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In one of largest movements for racial justice amidst a global pandemic, I have noticed that many social media feeds are returning back to “normal.” A return to selfies, skin care tutorials, food photos, and everything in between. No judgement, just an observation of the direction we are headed in — backwards, into silence. Companies, brands, schools, organizations and individuals who posted black squares in June are now silent, on the things that matter most. Yet, when we think about the seminal moments of hate and trauma that rocked us to our core are the loudest. Waking up to news of Walter Wallace, a mentally ill Black man being killed by police as his mother begged for them not to shoot — the summer of 2020 and the seeing the video of George Floyd, or that Breonna Taylor was sleep in her home as she was shot multiple times with no aid rendered — these are loud moments. This got me to thinking: if those moments are so loud, and created such a booming and unavoidable impact on our consciousness, why isn’t our change just as loud? The silent “activism” of our time can be seen through the lenses of organizations, corporations, and schools that have released statements and promises to do better, however, we have yet to see these words put into action. Attempts like these seem to hold a space from the perspective of “yes, I want change to happen, but I’m afraid of offending, angering, and provoking the other side ” The line between systemic change and temporary trend-following becomes blurred. To combat the flimsiness of trend following in order to create lasting change, the change has to be loud. It has to be bold, courageous, and willing to risk something. If we are going to make a change, it can’t be one that is meant to soothe or make others feel comfortable. When you’re a person who is advocating for change, comfort cannot be your goal. Critical and often uncomfortable questions to challenge people are imperative to this process. The status quo can only be knocked out of its seat if we are to do more than gently nudge for the change we seek. That being said, we are naturally socialized to play it safe in the comfort zone, defaulting to what we know or what we have always done. There is a duality to this knowing: we know that there are systems at play that create unfair and inequitable advantages and disadvantages, but some of us have come to accept this as “normal.” When we accept this as our normal, it becomes even more challenging to change these systems of oppression. …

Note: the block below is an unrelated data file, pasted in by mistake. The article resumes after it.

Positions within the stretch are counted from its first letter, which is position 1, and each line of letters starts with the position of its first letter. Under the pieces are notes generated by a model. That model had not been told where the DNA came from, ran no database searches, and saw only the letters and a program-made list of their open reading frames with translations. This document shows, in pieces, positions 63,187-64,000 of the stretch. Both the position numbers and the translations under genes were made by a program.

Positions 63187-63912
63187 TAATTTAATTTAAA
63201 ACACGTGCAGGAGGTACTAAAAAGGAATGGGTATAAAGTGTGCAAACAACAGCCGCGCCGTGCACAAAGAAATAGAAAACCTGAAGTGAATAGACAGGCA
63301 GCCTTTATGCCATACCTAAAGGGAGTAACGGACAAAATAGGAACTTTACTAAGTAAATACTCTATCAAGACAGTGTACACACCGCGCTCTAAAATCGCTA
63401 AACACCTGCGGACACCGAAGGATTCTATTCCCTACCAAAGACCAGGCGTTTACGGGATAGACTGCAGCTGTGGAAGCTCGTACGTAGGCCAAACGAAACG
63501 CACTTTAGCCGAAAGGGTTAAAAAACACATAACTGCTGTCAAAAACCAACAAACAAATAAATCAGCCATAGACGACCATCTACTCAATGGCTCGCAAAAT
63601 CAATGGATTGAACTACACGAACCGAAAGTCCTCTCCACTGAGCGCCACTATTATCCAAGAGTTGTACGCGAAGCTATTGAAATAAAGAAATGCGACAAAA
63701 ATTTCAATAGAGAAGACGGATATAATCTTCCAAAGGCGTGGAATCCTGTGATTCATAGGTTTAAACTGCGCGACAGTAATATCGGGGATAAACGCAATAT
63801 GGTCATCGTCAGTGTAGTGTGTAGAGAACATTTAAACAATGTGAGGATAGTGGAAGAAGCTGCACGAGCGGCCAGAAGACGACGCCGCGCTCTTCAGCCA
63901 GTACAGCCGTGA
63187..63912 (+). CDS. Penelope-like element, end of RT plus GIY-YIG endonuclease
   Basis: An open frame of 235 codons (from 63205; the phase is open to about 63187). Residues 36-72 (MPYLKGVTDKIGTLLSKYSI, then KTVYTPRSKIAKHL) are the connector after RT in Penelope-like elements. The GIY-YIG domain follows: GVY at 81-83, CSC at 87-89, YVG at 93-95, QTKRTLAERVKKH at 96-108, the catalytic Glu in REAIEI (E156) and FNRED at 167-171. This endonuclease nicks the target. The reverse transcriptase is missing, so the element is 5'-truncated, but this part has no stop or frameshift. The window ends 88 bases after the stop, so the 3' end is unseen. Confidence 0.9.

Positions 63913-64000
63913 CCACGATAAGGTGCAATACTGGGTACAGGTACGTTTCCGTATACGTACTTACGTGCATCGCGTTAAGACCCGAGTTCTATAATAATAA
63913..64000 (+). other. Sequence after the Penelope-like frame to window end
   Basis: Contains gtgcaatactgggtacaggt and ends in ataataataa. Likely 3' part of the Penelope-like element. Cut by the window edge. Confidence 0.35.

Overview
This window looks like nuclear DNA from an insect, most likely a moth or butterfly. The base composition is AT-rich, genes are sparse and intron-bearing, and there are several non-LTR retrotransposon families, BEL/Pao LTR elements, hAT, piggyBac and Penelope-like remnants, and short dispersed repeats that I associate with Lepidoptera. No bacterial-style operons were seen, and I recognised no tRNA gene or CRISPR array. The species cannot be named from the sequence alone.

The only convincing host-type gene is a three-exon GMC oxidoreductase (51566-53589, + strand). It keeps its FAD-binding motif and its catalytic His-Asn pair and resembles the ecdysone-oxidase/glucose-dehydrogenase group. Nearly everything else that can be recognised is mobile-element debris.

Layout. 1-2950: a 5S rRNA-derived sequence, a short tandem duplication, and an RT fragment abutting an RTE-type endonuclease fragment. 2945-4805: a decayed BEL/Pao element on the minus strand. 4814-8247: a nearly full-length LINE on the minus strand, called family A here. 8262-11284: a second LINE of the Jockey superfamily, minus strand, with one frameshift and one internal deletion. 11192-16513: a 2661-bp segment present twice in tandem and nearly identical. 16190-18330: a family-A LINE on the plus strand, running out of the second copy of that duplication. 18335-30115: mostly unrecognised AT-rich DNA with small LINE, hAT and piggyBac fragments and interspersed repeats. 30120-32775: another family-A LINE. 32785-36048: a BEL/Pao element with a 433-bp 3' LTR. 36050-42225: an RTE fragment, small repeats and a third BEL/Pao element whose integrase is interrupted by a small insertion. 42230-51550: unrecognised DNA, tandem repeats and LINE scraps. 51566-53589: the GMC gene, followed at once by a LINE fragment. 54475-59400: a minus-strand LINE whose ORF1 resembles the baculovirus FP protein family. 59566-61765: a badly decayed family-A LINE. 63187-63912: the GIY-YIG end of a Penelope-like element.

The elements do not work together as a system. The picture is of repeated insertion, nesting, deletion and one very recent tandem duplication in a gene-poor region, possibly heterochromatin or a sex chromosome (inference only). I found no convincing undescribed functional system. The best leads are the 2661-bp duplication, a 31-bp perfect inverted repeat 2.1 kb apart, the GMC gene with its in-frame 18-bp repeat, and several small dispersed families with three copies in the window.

In predominantly white institutions, Black girls are often left out of the narrative when decisions are made on who receives resources and support.